Featured Research

from universities, journals, and other organizations

Shift work in teens linked to increased multiple sclerosis risk

Date:
October 19, 2011
Source:
Wiley-Blackwell
Summary:
Researchers from Sweden have uncovered an association between shift work and increased risk of multiple sclerosis (MS). Those who engage in off-hour employment before the age of 20 may be at risk for MS due to a disruption in their circadian rhythm and sleep pattern.

Researchers from Sweden have uncovered an association between shift work and increased risk of multiple sclerosis (MS). Those who engage in off-hour employment before the age of 20 may be at risk for MS due to a disruption in their circadian rhythm and sleep pattern.

Findings of this novel study appear October 18 in Annals of Neurology, a journal published by Wiley-Blackwell on behalf of the American Neurological Association and Child Neurology Society.

Previous research has determined that shift work -- working during the night or rotating working hours -- increases the risk of cardiovascular disease, thyroid disorders, and cancer. Circadian disruption and sleep restriction are associated with working night shifts; these factors are believed to disturb melatonin secretion and increase inflammatory responses, promoting disease states. MS is a central nervous system autoimmune inflammatory disorder that has an important environmental component, thus investigating lifestyle risk factors, such as sleep loss related to shift work, is an important objective and the focus of the current study.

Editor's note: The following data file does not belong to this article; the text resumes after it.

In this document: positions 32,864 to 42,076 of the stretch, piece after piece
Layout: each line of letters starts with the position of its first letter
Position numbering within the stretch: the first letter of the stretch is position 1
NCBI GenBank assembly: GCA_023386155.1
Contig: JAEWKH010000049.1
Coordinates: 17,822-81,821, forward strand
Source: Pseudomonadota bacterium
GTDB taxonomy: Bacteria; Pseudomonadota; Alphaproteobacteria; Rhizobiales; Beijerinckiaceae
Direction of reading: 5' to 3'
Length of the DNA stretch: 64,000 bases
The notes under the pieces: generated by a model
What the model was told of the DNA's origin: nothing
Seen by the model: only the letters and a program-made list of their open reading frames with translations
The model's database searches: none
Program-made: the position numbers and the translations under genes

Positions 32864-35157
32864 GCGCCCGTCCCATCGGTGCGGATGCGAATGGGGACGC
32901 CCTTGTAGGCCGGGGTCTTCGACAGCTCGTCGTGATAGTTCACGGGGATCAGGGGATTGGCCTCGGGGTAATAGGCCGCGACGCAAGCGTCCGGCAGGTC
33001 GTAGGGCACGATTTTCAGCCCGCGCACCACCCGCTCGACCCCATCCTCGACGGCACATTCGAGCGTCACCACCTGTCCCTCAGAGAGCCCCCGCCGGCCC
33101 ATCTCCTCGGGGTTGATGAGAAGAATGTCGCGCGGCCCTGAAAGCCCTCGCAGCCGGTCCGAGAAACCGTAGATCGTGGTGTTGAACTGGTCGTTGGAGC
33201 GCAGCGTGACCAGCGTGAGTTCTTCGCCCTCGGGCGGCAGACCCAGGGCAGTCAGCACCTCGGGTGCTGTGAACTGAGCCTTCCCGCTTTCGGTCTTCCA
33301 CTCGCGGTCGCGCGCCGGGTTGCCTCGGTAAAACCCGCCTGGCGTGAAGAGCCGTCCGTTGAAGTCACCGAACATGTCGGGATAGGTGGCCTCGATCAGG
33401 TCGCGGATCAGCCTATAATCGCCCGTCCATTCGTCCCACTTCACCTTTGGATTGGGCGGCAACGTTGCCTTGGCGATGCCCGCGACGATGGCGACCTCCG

Dr. Anna Karin Hedström and colleagues from the Karolinska Institutet in Stockholm analyzed data from two population-based studies -- one with 1343 incident cases of MS and 2900 controls and another with 5129 prevalent MS cases and 4509 controls. The team compared the occurrence of MS among study subjects exposed to shift work at various ages against those who had never been exposed. All study subjects resided in Sweden and were between the ages of 16 and 70. Shift work was defined as permanent or alternating working hours between 9 p.m. and 7 a.m.

"Our analysis revealed a significant association between working shift at a young age and occurrence of MS," explains Dr. Hedström. "Given the association was observed in two independent studies strongly supports a true relationship between shift work and disease risk." Results showed that those in the incident MS cohort who had worked off-hour shifts for three years or longer before age 20 had a 2 fold-risk of developing MS compared with those who never worked shifts. Similarly, subjects in the prevalent cohort who engaged in shift work as teens had slightly more than a 2-fold risk of MS than subjects who never worked shifts.

The authors suggest that disruption of circadian rhythm and sleep loss may play a role in the development of MS; however the exact mechanisms behind this increased risk remain unclear and further study is needed.


Story Source:

The above story is based on materials provided by Wiley-Blackwell. Note: Materials may be edited for content and length.


Journal Reference:

  1. Anna Karin Hedström, Torbjörn Åkerstedt, Jan Hillert, Tomas Olsson, Lars Alfredsson. Shift work at young age is associated with increased risk for multiple sclerosis. Annals of Neurology, 2011; DOI: 10.1002/ana.22597